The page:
Erica: Last year, we hired a video intern for the summer and my dream is to someday have someone full time just doing video at the winery. You do need someone who knows how to do it and could take the time to do it. Before, we tried to do video internally, and you just don’t have the time to do it correctly. You really, really need a dedicated person that understands video. Our video intern is amazing. He has a ton of his own equipment, and he’s just really excited. He’s actually kind of an unconventional intern because he has a full-time job as a music teacher, and he just loves to do video and he wanted the experience of doing the video for someone who’s kind of giving him free rein in a way. We do all the conceptualizing in house, myself, and the marketing coordinator. Now we have a few interns every summer and it’s really been a lot of fun to see them all work together and see what they come up with. We have a business intern that focuses more on the business side of things; analytics, strategy, helps us, myself, and the general manager, mostly. Then we have a video intern, a marketing intern that does more of the digital marketing stuff that’s not related to design work, although our marketing intern this year does have a lot of experience with design work, and we have an event intern to do private events.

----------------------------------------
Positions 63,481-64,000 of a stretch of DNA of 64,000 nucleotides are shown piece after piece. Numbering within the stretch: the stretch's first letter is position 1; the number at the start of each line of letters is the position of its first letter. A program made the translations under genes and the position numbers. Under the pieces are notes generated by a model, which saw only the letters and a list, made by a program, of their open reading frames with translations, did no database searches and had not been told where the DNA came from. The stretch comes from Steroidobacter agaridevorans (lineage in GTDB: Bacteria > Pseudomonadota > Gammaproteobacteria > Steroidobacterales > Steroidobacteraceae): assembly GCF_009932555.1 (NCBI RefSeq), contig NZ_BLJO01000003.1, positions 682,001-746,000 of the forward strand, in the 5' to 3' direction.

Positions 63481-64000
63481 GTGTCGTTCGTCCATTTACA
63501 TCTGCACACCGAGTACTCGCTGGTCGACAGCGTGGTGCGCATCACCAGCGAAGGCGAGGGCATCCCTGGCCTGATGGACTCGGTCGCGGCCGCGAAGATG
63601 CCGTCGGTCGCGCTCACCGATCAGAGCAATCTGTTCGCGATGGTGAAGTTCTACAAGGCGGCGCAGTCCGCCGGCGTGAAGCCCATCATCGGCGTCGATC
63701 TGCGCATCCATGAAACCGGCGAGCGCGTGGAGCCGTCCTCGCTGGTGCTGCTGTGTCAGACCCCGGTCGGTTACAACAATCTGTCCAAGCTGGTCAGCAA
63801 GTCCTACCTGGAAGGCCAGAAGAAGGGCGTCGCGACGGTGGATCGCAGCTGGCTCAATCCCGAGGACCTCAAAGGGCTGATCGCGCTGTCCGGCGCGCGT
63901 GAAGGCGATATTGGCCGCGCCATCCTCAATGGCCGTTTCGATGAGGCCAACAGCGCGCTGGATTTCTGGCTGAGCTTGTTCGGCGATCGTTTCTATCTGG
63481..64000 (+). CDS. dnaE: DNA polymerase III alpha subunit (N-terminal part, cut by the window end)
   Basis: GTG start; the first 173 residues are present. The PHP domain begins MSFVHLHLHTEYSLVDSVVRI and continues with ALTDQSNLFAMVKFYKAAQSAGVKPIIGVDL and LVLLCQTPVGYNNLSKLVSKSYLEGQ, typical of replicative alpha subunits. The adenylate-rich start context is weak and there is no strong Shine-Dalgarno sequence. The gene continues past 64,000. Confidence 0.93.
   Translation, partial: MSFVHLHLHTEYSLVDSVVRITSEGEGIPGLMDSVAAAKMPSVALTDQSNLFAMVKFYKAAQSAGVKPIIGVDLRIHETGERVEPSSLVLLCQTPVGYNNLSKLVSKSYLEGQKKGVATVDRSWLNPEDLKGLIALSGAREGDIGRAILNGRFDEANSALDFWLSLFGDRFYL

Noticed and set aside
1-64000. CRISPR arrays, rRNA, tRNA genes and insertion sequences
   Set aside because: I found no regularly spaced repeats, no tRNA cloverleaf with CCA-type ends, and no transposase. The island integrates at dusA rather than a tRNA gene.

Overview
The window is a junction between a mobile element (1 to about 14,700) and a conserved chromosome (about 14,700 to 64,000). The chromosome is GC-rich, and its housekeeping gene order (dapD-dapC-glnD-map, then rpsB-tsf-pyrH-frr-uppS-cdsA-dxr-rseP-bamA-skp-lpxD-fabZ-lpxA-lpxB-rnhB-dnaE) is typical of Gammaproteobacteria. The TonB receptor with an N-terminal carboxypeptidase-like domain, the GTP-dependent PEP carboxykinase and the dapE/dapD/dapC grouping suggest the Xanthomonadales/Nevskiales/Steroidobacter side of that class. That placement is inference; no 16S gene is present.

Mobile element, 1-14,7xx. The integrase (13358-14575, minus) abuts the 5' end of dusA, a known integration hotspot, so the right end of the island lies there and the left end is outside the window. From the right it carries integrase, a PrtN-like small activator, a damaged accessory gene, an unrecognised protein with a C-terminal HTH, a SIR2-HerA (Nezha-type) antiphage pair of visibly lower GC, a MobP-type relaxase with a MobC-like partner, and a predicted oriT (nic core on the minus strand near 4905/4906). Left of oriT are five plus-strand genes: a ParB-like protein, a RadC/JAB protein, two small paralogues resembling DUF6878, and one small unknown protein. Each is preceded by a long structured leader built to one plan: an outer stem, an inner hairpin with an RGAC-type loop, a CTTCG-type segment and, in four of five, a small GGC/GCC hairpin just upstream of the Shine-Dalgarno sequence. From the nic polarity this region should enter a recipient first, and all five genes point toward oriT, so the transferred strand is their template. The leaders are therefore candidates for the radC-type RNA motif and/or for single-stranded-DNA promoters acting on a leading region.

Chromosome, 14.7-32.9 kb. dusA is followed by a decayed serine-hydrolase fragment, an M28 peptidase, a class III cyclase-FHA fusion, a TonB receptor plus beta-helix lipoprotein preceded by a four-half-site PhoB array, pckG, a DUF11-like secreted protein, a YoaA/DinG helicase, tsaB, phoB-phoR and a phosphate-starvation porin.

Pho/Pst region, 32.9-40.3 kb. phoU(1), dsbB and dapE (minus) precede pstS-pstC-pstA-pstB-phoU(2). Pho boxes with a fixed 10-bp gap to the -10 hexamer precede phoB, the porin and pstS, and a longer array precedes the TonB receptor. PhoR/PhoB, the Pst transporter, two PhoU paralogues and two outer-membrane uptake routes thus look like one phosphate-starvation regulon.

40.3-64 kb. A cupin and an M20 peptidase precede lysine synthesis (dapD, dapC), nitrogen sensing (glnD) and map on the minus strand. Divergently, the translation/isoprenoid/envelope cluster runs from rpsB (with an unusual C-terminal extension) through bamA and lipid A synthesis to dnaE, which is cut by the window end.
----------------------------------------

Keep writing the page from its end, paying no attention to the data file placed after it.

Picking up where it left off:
Mara: How did you choose as an owner of the business, when it was time to hire additional team members at different levels, and then especially when it was time to bring in interns to specifically focus on something that is, really micro-focused?